You’ll need a broad-spectrum treatment which kills not only the adult fleas (which are the ones that bite), but also any developing fleas, and the eggs.
Prevention is definitely the best cure – you should keep your dog’s flea treatments up to date with the use of a calendar, and use a treatment that’s prescribed by the vet. Off-the-shelf treatments aren’t recommended, since different dogs require different strengths depending on their size, age, and activity levels. A particular benefit of prescribed flea treatment is that most are also designed to prevent other parasites (like mites, ticks, and heartworm) from affecting your dog.
If your dog already has fleas, you have two options:
– You can ‘bomb’ the house and yard with a flea-pesticide. These come as foggers (which coat each room, and the yard, in a fine mist of pesticide) and sprays (which are applied manually to each surface throughout the house and yard), and although they’re very effective in killing fleas and eggs, there’s one major drawback: they’re highly toxic to humans, dogs, and the environment. Depending on your priorities, this is probably the quickest solution to a flea problem (and will effectively wipe out the eggs, too) but if you have anyone in the house with allergies or a health condition – including pets! – you might want to think again.
– A more health-friendly alternative is to target the dog with a topical anti-flea solution prescribed by the vet (like Advantage or Revolution), and to rigorously clean the house on a regular basis until the flea problem has gone. This means vacuuming each room thoroughly each day – put a flea collar in with the vacuum bag to kill any fleas that get sucked up – and wash all human and dog bedding in hot water as often as you can (once every day or every two days is recommended). You’ll be able to tell when the problem’s gone because your dog won’t be scratching, and his coat will be clear of flea dirt when you inspect it.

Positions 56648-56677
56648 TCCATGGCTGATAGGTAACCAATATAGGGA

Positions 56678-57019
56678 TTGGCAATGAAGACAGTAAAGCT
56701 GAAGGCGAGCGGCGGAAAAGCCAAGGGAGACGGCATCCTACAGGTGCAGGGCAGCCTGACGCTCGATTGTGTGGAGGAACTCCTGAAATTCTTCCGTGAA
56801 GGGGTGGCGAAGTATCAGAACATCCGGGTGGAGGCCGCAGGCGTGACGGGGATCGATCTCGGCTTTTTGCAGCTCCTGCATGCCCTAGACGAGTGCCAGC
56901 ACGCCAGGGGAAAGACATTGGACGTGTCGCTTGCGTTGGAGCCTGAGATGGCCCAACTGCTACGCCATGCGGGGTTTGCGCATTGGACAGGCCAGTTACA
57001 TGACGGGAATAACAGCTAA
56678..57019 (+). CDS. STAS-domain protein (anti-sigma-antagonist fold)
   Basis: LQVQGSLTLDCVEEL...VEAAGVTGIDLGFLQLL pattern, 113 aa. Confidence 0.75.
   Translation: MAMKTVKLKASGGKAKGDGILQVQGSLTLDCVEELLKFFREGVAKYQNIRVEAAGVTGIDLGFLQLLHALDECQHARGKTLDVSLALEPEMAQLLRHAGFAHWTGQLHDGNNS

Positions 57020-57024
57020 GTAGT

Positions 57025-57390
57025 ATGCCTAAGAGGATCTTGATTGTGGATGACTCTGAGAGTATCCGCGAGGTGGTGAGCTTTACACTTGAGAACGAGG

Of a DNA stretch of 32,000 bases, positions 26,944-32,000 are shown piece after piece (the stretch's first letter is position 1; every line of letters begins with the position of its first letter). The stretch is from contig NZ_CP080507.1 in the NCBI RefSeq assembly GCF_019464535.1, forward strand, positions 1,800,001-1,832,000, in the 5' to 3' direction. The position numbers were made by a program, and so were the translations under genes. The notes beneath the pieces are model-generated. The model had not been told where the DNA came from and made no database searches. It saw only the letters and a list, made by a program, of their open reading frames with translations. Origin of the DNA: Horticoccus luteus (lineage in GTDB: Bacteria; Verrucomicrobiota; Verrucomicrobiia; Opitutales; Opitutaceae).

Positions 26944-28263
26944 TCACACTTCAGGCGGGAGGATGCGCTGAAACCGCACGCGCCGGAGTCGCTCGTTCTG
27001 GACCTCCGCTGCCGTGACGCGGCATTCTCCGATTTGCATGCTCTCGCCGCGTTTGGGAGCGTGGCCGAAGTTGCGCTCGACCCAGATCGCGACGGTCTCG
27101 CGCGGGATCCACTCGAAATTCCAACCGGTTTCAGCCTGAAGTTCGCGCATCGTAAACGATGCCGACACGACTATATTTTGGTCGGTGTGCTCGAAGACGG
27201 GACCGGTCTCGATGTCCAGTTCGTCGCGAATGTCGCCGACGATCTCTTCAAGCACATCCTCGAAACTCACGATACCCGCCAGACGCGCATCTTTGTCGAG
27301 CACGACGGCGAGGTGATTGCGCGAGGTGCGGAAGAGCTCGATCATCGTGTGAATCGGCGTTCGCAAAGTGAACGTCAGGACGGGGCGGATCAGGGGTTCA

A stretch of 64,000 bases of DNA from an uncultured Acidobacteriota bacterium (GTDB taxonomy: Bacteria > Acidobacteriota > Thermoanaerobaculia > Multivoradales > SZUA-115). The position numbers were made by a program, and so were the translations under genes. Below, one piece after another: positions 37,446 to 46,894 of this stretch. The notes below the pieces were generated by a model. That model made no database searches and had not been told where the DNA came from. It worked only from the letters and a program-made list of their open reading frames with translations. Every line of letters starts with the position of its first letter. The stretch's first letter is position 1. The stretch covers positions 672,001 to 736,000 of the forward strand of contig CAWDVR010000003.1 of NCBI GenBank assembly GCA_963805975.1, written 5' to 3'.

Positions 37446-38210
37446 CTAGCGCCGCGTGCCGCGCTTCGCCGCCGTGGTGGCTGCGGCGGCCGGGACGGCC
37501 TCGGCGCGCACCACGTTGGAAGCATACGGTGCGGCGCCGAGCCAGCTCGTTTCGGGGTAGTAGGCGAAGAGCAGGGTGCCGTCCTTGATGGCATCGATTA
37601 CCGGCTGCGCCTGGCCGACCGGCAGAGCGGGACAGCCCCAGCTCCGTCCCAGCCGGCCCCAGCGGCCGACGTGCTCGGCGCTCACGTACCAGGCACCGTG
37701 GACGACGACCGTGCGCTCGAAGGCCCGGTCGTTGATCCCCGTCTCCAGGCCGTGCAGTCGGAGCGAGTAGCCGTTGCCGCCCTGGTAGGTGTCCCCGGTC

– Don’t use multiple products on your dog – it’ll make him sick, since you’ll be overloading his system with toxins.
– Don’t forget to treat all the animals in the house at the same time: cat and dog fleas are interchangeable, and if one animal has fleas, they all will have them, even if some are not displaying the symptoms.
– Flea collars are no longer recommended as a safe option for flea prevention, since the collars are highly toxic – vets have realized that placing a toxic material directly against your pet’s skin for long periods of time (flea collars have to be worn 24/7 to be effective) is detrimental to your dog’s health.
Fleas are just one of the many, many types of parasites that affect your dog. To find out more about the complete prevention and treatment of all types of parasites (external and internal), as well as a comprehensive guide to all aspects of dog health, take a look at The Ultimate Guide to Dog Health.
This book is an invaluable resource for the responsible dog owner, and will help you to ensure that your dog remains happy and healthy – just the way you want him to be!
You can check out the book by clicking on the link below:

Emotional Guidance System

I have been studying the work of Abraham as presented by Ester and Jerry Hicks. I have really learned a lot about how to actually apply the Law of Attraction to my life and how to help others do the same. I find that a lot of the success I had in improving workplace safety and process improvement was based on these principles even though I did not know them at the time.

One tool I am finding very useful is their emotional guidance system chart. The chart lists emotional states and shows which ones are higher or lower than others. The way it is used is to honestly evaluate where you are and look for an emotion that feels slightly better. The mistake I was making and the mistake I see many others make is trying to make too big a jump at one time. You can only move a couple of levels at at time either up or down. That is how the law of attraction works.

Here is the chart:
Positive Expectation/Belief

From the book: Ask and It Is Given: Learning to Manifest Your Desires

This weekend I made an assessment of my emotions and found that I was at the level of Frustration, Impatience, Irritation in several areas.

I have been trying to make too big a jump to get straight to joy in these areas. So I decided to look at pessimism. That was easy as I quickly thought that this stuff must not be working.

Then I made the deliberate push to get to boredom. I have instinctively moved to boredom in the past but I have resisted it as I confused it with depression which has a much lower vibration. When I saw that boredom was higher than pessimism, I decided to hang out there for a while and stabilize.

So I can calmly state that I am bored without complaining. Maybe I am already moving to contentment without even realizing it.